Come dream a trilogy of martial arts dreams
Famed Chinese composer and conductor Tan Dun is inviting Shanghai’s music lovers to dream a “martial arts dream” with him at Shanghai Oriental Art Center during the Labor Day holiday.
Together with violinist Huang Mengla, cellist Mo Mo and pianist Zhang Shengliang, Tan will lead the Changsha Symphony Orchestra for a multimedia concert entitled “Martial Arts Trilogy” at the center on May 4.
The programs include concertos from the three famous films “Crouching Tiger, Hidden Dragon,” “The Banquet” and “Hero.” Footage of the films will be shown on a big screen to give audience a comprehensive audio-visual experience.
Tan became widely known after composing the score for Ang Lee’s 2000 film “Crouching Tiger, Hidden Dragon,” for which he pocketed an Academy Award and a Grammy.
He then contributed scores in Zhang Yimou’s 2002 film “Hero” and Feng Xiaogang’s 2006 “The Banquet.”
All the three movies are known for their martial arts philosophy and visual arts.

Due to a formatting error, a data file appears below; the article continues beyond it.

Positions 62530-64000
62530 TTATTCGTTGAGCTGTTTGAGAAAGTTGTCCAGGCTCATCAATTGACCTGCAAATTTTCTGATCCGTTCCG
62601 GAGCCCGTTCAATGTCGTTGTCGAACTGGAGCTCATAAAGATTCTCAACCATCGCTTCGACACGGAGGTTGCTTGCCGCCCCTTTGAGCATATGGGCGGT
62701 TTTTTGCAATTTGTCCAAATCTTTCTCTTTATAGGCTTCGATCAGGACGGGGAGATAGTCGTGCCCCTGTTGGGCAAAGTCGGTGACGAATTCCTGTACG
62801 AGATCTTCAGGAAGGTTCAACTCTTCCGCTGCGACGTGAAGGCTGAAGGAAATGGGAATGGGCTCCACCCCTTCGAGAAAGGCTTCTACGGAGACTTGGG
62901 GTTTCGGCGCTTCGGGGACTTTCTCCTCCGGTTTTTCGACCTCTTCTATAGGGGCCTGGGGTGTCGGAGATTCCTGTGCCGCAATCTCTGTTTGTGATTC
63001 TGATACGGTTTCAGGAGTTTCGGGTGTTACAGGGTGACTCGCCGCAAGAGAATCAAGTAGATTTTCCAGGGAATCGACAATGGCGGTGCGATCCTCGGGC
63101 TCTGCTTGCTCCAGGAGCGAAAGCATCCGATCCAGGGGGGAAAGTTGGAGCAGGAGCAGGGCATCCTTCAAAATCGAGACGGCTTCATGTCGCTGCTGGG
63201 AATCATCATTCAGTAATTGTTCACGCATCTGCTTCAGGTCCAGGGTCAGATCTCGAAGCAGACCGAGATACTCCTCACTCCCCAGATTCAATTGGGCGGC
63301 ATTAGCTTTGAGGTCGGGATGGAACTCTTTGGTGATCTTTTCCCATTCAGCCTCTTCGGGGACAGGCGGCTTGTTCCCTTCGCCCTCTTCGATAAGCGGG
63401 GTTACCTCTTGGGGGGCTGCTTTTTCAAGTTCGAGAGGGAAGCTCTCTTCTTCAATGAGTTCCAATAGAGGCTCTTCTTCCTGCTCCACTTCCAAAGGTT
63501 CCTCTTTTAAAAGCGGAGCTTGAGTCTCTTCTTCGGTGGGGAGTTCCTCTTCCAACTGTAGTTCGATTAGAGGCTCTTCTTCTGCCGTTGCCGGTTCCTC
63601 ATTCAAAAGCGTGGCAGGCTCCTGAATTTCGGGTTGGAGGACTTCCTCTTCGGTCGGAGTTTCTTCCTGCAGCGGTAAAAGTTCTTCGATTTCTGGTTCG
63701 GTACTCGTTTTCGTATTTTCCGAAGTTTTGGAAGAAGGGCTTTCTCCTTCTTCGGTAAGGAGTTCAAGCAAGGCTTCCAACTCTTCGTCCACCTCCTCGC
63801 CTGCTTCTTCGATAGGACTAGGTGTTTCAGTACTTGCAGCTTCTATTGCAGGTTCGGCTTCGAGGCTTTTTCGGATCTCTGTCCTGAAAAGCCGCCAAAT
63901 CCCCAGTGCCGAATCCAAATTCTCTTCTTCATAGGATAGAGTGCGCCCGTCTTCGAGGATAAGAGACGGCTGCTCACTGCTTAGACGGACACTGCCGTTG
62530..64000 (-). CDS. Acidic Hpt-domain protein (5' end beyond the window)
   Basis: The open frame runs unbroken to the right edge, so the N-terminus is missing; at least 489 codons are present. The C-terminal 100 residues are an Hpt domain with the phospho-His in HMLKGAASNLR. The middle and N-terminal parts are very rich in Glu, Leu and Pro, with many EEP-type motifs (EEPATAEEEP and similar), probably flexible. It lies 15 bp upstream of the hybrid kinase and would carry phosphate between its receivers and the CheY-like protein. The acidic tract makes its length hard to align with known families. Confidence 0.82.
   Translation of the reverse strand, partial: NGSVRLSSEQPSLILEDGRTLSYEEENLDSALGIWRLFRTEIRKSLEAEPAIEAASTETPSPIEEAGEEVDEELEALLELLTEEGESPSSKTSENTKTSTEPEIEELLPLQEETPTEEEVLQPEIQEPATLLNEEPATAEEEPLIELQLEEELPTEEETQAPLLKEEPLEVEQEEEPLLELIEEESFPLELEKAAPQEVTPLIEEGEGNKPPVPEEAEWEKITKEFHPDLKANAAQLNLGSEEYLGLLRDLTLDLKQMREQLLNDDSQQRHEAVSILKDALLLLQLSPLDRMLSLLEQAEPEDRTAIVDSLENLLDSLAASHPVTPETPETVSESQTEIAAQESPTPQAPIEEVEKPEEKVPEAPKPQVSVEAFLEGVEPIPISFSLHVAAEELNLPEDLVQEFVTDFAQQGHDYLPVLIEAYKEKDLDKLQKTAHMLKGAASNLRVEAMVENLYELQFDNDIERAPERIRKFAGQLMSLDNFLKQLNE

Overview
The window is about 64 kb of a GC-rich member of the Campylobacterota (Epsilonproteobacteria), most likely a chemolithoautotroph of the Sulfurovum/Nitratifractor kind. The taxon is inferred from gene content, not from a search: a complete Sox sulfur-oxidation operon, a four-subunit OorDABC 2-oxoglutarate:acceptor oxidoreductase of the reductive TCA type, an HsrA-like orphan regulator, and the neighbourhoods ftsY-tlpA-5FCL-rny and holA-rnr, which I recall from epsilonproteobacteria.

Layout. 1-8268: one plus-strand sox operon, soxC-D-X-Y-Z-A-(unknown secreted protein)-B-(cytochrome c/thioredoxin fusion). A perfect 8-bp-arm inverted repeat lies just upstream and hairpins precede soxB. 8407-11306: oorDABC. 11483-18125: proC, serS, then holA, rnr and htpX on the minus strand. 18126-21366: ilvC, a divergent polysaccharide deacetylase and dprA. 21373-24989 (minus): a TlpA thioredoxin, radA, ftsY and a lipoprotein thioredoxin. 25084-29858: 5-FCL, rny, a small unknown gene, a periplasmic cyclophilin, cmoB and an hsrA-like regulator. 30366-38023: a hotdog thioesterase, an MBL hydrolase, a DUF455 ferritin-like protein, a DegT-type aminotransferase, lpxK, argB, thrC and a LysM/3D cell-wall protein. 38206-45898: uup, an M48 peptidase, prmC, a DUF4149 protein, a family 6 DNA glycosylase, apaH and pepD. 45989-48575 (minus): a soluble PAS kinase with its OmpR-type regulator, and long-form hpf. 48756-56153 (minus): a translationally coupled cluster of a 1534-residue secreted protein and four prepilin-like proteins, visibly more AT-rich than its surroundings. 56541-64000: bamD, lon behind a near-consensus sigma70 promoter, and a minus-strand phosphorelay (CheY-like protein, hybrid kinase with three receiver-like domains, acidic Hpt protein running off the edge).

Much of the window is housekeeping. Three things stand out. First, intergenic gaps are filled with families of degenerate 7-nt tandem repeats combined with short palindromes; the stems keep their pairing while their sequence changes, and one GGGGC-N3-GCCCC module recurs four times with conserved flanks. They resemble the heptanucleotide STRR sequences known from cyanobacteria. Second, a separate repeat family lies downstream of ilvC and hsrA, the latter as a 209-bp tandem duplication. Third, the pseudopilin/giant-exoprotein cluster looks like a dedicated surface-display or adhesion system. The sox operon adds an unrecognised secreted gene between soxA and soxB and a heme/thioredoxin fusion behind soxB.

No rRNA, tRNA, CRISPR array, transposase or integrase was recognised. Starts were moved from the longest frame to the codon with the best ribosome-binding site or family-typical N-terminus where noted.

Tan always regarded “Crouching Tiger, Hidden Dragon” a turning point of his career, which established his international fame and also gave him a dream of martial arts in his heart.
During the Shanghai concert, Tan will collaborate with three young musicians and let three instruments — cello, violin and piano — demonstrate the three heroines of the three films.
“In these movies, the three heroines sacrificed their love or life for different reasons,” said Tan. “I always felt sorry for them, and always dreamed that they would be given another life or a chance to love again.”
Therefore, Tan composed a new concerto “Triple Resurrection” for cello, violin and piano to grant the heroines another life.
It will be performed at the end of the concert.
Tan said “Martial Arts Trilogy” was his attempt to combine the past three “film music” pieces into a “music drama.” The concept was also inspired by Wagner’s operatic notion of a “music drama.”
“I’ve written five operas and I’m a fiercely devoted opera fan,” said Tan. “I especially love Wagner’s operas and his concept of ‘music drama’ — the idea of writing music that does not need text or a script for the story to be told — music, inherently dramatic, can tell the story itself.
“Music is able to complete the story or conclude the dramatic arc on its own.”
Date: May 4, 7:30pm
Tickets: 180-880 yuan
Venue: Shanghai Oriental Art Center
Address: 425 Dingxiang Rd, Pudong New Area